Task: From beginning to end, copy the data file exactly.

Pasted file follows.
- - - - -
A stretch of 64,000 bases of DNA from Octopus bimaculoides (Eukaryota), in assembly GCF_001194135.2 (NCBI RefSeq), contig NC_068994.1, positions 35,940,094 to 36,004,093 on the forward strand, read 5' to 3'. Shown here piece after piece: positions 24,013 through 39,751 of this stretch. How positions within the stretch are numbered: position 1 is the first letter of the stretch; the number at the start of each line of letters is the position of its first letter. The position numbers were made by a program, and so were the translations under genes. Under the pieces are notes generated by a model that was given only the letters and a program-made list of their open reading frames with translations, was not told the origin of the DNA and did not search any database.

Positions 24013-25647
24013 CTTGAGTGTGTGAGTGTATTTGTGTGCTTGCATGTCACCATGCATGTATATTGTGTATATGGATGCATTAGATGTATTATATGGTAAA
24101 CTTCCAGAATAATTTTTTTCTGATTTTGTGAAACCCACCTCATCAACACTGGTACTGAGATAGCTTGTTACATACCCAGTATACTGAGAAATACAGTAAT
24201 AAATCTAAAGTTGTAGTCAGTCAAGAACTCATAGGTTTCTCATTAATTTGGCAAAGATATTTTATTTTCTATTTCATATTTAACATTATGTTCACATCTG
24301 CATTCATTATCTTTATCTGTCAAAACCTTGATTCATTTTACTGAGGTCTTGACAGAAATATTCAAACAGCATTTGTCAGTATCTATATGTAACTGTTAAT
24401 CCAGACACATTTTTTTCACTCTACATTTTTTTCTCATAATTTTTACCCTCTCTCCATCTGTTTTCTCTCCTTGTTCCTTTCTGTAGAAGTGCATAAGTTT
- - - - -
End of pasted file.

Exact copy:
A stretch of 64,000 bases of DNA from Octopus bimaculoides (Eukaryota), in assembly GCF_001194135.2 (NCBI RefSeq), contig NC_068994.1, positions 35,940,094 to 36,004,093 on the forward strand, read 5' to 3'. Shown here piece after piece: positions 24,013 through 39,751 of this stretch. How positions within the stretch are numbered: position 1 is the first letter of the stretch; the number at the start of each line of letters is the position of its first letter. The position numbers were made by a program, and so were the translations under genes. Under the pieces are notes generated by a model that was given only the letters and a program-made list of their open reading frames with translations, was not told the origin of the DNA and did not search any database.

Positions 24013-25647
24013 CTTGAGTGTGTGAGTGTATTTGTGTGCTTGCATGTCACCATGCATGTATATTGTGTATATGGATGCATTAGATGTATTATATGGTAAA
24101 CTTCCAGAATAATTTTTTTCTGATTTTGTGAAACCCACCTCATCAACACTGGTACTGAGATAGCTTGTTACATACCCAGTATACTGAGAAATACAGTAAT
24201 AAATCTAAAGTTGTAGTCAGTCAAGAACTCATAGGTTTCTCATTAATTTGGCAAAGATATTTTATTTTCTATTTCATATTTAACATTATGTTCACATCTG
24301 CATTCATTATCTTTATCTGTCAAAACCTTGATTCATTTTACTGAGGTCTTGACAGAAATATTCAAACAGCATTTGTCAGTATCTATATGTAACTGTTAAT
24401 CCAGACACATTTTTTTCACTCTACATTTTTTTCTCATAATTTTTACCCTCTCTCCATCTGTTTTCTCTCCTTGTTCCTTTCTGTAGAAGTGCATAAGTTT